WMVY Nears Its Goal

This screenshot of the WMVY home page shows that as of January 25th they are a little under $7,000 away from their goal.
- This screenshot of the WMVY home page shows that as of January 25th they are a little under $7,000 away from their goal.

The Federal Communications Commission last week approved the sale of 92.7 FM, which means a change from the eclectic music of WMVY to WBUR, the Boston NPR news station, in the coming weeks.

While WMVY will go off the air, efforts to keep the station going as an online streaming resource are close to reaching a $600,000 goal. As of Wednesday afternoon, mvyradio had received $548,645 from 3,391 pledges, said Barbara Dacey, director of worldwide programming.

The station received support from musicians like Bonnie Raitt, John Hiatt, Jeff Tweedy from Wilco, and Mavis Staples, who recorded pleas to listeners to save mvyradio.

In an interview on WMVY aired January 16, Ms. Raitt said she listens to the station to discover new music. “The reason we all know so much of this music is because of radio stations like yours, which I have to say, I stream when I’m out here in California and out on the road. One of my favorite stations in the country. This is one of the ways I find out about songwriters and music that is under the radar,” Ms. Raitt said. “Radio stations like yours have a great deal of impact on how I find my new music.”

Matching donations from listeners have increased pledges rapidly, Dacey said. The average pledge from listeners is $140, she said. The largest single-day collection happened on January 9, netting over $85,000, thanks to listeners and an anonymous donor who matched every pledge that day, dollar-for-dollar. A second day of matching, on January 16th, netted another $60,000.

Roughly one-third of the pledges have come from Massachusetts, with donors also hailing from 48 states and 14 countries, including New Zealand, England, France, the Czech Republic, Australia, Italy, Canada, Oman, and Israel.

She is very confident that mvyradio will reach the goal, but when the changeover will take place is still unknown, Dacey said. The $600,000 will cover one full year of the mvyradio budget including a staff of 12 full-time and 12 part-time employees.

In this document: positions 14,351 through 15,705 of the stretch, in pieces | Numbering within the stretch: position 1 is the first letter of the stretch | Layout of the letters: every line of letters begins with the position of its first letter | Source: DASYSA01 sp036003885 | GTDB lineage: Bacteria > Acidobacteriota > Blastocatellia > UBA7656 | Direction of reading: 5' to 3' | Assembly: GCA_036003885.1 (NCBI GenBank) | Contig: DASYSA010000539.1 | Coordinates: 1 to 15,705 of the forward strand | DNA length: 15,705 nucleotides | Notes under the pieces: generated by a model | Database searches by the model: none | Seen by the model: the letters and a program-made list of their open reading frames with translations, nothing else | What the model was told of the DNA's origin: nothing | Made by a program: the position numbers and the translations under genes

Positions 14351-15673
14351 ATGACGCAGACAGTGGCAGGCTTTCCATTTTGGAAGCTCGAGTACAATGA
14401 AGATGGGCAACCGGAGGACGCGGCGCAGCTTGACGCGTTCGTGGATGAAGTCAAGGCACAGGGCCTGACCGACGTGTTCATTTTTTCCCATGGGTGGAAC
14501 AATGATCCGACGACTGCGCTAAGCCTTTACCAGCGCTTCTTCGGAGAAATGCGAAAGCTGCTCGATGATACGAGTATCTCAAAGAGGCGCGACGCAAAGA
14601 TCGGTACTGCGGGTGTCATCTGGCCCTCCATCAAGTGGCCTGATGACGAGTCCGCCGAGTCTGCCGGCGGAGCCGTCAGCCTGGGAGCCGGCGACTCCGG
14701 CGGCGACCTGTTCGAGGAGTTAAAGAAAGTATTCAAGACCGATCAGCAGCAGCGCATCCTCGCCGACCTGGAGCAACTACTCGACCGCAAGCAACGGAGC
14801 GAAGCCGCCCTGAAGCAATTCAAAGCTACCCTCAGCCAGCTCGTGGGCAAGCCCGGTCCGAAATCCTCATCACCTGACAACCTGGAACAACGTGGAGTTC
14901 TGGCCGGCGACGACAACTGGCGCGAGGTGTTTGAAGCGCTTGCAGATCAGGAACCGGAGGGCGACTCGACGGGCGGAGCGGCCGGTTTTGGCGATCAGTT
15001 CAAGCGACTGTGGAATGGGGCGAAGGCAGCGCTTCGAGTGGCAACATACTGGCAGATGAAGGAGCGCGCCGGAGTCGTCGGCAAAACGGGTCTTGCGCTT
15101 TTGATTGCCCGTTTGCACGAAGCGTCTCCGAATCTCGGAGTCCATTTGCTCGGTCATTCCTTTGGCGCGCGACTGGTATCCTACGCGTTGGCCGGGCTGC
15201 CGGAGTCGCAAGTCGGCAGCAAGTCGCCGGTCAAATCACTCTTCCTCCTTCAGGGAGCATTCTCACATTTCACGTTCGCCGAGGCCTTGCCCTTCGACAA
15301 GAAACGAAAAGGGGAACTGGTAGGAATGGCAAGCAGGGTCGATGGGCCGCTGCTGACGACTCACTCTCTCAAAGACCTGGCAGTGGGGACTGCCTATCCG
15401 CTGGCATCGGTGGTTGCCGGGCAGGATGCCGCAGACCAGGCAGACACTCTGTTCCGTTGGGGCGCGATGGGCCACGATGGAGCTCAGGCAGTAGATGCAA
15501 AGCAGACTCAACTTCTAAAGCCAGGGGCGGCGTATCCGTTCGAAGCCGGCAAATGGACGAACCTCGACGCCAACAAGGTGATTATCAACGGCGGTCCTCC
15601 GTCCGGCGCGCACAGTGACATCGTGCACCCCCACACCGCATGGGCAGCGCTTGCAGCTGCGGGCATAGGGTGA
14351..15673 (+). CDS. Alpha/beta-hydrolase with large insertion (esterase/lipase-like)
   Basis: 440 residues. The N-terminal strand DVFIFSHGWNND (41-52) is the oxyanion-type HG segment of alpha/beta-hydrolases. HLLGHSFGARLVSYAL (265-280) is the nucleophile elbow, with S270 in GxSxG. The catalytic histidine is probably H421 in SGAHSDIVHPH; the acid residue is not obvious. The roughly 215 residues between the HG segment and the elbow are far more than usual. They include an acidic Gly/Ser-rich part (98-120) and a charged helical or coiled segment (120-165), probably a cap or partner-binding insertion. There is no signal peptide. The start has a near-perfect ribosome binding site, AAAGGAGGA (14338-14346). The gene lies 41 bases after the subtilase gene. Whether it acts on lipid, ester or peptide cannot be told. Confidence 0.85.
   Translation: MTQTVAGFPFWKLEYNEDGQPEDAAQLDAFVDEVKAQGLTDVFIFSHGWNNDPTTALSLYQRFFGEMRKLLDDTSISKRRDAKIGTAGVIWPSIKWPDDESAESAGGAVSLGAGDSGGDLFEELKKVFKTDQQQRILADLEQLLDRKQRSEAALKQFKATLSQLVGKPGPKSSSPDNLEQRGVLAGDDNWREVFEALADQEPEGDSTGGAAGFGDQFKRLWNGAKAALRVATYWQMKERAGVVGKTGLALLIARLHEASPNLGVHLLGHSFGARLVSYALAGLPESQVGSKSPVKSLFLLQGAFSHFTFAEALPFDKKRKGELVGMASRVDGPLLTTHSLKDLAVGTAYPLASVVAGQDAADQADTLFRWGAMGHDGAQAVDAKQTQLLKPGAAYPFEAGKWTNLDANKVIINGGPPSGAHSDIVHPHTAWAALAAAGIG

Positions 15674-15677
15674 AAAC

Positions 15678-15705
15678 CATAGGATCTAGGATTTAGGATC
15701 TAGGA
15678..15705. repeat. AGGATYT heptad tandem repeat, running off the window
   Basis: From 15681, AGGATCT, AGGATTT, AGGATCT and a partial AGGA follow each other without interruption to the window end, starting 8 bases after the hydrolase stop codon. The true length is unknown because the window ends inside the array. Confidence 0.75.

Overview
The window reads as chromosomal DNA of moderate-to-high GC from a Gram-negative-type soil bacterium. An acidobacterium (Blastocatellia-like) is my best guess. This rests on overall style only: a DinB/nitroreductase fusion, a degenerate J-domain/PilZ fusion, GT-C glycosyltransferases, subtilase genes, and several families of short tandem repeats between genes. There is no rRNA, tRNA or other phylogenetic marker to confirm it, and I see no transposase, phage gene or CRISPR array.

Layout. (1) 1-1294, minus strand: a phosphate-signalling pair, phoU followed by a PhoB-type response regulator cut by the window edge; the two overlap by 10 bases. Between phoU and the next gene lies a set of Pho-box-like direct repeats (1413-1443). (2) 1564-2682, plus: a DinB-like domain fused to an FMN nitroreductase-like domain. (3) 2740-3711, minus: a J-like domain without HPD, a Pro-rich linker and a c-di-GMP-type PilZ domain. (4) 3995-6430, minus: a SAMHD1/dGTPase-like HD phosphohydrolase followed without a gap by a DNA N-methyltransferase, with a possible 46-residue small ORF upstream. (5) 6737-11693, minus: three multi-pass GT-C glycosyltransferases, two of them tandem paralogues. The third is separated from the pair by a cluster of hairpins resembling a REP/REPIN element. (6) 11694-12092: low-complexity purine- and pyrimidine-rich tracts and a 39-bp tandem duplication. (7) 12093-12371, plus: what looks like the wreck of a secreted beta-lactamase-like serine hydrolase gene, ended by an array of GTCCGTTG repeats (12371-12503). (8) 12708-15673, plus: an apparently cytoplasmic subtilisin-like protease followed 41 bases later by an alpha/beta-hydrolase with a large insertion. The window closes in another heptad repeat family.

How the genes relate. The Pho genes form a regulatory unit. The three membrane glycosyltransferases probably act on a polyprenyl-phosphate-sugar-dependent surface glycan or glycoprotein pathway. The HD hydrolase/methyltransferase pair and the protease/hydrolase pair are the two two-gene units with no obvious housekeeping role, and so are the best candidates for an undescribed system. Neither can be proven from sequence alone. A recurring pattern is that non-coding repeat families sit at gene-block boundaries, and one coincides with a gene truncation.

WBUR's Signal To Be Boosted

The purchase of 92.7 FM for $715,000 will bring WBUR, the Boston NPR News station, to Cape Cod listeners via a 3,000-watt signal from the highest point on Martha’s Vineyard. The signal will cover Falmouth, Mashpee, Sandwich, Bourne and Hyannis, but will weaken toward the outer Cape, said WBUR General Manager Charles Kravetz. The signal also covers all of Martha’s Vineyard, three-quarters of Nantucket, and some parts of the south coast, including Marion and Westport.

The signal will cover a much larger area than the 1,200-watt signal from the same tower that currently broadcasts WCAI on 90.1 FM, the Cape and Islands NPR station, owned by WGBH in Boston.

WCAI has planned for years to increase that signal to over 10,000 watts, WGBH spokesman Michael Raia said. The power boost will increase the number of potential listeners from 275,000 to as many as 470,000 when the upgrade goes through sometime in the coming months, he said.

The new WCAI signal will cover all of Cape Cod and the islands and the south coast, including parts of Rhode Island, he said.

WCAI began broadcasting from the historic Captain Davis House on Water Street in Woods Hole in 2000, and includes local radio hosts, news staff, and a daily talk show, The Point, hosted by Mindy Todd. There are also local features including the Local Food Report with Elsbeth Hay, Bird News with Vernon Laux, A Cape Cod Notebook with Robert Finch, Living Lab with Heather Goldstone, and Arts & Ideas, a documentary program produced by Jay Allison and Viki Merrick of Atlantic Public Media, also based in Woods Hole.

WGBH, which broadcasts on 89.7 FM, switched from a combination music and news format to a full-time news station nearly three years ago, duplicating some of the same programs that WBUR offers.

The WGBH signal can also be heard in many areas of Cape Cod, and there is overlap among the three stations' current programming schedules. Flagship NPR programs such as Morning Edition and All Things Considered, along with other popular public radio programs like This American Life and Marketplace, are broadcast on all three stations.

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